HAIFA – A rare kidney transplantation between Jewish and Arab family members was successfully performed last week by Dr. Rawi Ramadan, director of Rambam Hospital’s Medical Transplantation Unit in the Department of Nephrology. According to a hospital spokesperson, both patients have returned home to their respective families in the metropolitan Haifa region.
The two patients, David Ben-Yair, 57, and Muhammad Eckert, 32, received organs from unlikely donors, with Eckert’s wife, Ra’sha, donating a kidney to Ben-Yair and Ben-Yair’s son Shmuel donating his kidney to Eckert. Prior to the operation the health of both patients had taken a turn for the worse as their failing kidneys required them to undergo regular dialysis treatments. Up until the operation, Ben-Yair and Eckert had never met.
In an interview with The Jewish Press, Dr. Ramadan explained how this unique medical encounter came about.
“We test every patient that has a living donor in order to evaluate if such a transplant can be done within the family,” said Dr. Ramadan. “But sometimes one of the patients has a blood type or antibodies that doesn’t match with the other family member. In this particular case, the Jewish father had antibodies in his blood that weren’t an exact match with his son.
“With today’s medical technologies, we could have actually performed the transplant within the same family but we would have had to give them a lot of pre-operative medications, which come with both short-term and long-term side effects. Thus, it was better to do the exchange between the Jewish and Arab families, as both patients received the same quality of kidneys and we were able to treat them with a minimal amount of anti-rejection medications.”
While this type of procedure is rare in Israel, it is not unheard of. “There was something similar performed about eight years ago, also between Jewish and Arab couples. But if someone doesn’t walk in the front door like these two families did, we have a database for patients waiting for various types of transplants, where we will check other hospitals in the area as well,” Dr. Ramadan said.
When the doctor concluded that both Ben-Yair and Eckert could benefit from a complicated but doable cross-transplantation, he suggested the delicate procedure to both families individually.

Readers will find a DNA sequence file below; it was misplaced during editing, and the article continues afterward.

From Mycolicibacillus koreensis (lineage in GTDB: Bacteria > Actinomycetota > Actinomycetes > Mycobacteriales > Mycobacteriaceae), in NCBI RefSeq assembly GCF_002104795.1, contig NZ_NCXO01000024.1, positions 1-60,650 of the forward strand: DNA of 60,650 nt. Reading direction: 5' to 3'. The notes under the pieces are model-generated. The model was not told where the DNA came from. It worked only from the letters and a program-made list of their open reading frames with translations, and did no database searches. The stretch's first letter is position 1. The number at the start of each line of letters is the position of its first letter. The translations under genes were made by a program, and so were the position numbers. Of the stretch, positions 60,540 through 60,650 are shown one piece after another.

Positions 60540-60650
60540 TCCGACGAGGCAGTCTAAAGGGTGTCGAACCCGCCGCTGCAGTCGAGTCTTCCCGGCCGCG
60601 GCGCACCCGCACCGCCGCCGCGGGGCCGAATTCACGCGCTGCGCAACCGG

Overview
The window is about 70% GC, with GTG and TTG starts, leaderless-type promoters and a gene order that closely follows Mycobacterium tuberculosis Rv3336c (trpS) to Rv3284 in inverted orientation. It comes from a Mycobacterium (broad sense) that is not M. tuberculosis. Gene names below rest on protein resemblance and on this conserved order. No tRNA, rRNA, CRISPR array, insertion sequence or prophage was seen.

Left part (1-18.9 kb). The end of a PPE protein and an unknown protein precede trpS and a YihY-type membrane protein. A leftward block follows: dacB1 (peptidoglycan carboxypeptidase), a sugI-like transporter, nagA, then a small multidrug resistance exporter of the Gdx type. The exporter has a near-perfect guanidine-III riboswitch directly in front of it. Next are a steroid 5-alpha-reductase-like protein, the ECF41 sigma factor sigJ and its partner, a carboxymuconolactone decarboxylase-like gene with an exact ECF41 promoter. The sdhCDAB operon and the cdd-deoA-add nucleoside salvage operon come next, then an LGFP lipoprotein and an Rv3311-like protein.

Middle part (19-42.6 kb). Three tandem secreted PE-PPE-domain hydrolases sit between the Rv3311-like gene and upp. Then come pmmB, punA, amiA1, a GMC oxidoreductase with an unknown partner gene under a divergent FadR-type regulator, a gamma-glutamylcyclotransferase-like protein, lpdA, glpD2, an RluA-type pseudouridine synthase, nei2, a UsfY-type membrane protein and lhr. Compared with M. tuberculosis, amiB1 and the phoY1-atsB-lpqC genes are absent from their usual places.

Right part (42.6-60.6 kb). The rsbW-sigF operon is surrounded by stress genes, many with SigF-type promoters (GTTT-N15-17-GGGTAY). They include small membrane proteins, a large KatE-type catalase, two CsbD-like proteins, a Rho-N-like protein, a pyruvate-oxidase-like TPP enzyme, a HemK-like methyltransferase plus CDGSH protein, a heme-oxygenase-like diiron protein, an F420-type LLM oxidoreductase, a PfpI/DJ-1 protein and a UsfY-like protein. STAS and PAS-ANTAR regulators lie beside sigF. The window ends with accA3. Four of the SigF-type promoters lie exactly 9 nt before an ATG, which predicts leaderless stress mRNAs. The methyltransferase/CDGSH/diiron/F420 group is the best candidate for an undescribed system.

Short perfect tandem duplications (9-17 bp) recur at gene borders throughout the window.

“There was never any hesitation. To them, it didn’t matter who donated to whom. As far as they are concerned, they donated a kidney to a family member, and their donation saved a life,” said Dr. Ramadan, who has been performing transplants for nearly 20 years.
“I am an Arab physician and I have yet to come across a case where a Jew and an Arab refused to donate to the other side. Everyone who donates is resolving a critical problem on both sides. Though the operation involving the Ben-Yairs and Eckerts was complicated, there were no real inherent dangers.”
Last week, the donors, Ra’sha Eckert and Shmuel Ben-Yair, entered adjacent operating rooms simultaneously for the procedure to remove their kidneys. The surgery lasted about three hours. Immediately after surgery, the two were moved to recovery rooms and Muhammad Eckert and David Ben-Yair entered surgery. Their surgeries lasted about three and a half hours.
When the families met for the first time after the cross-transplantation, it was an emotionally charged encounter.
“We talked about everything – children, family, life, what we went through,” said David Ben-Yair. “Muhammad is a lovely person and I’m glad to know him. Fate brought us together, connected our bodies and minds.”
Muhammad Eckert also praised David. “David is a great man,” he said. “We enjoy and care about each other. We are an integral part of one another now – really family. Whoever saves a life is sacred, whether Jewish or Arab. God’s blessing will prevail.”Steve K. Walz
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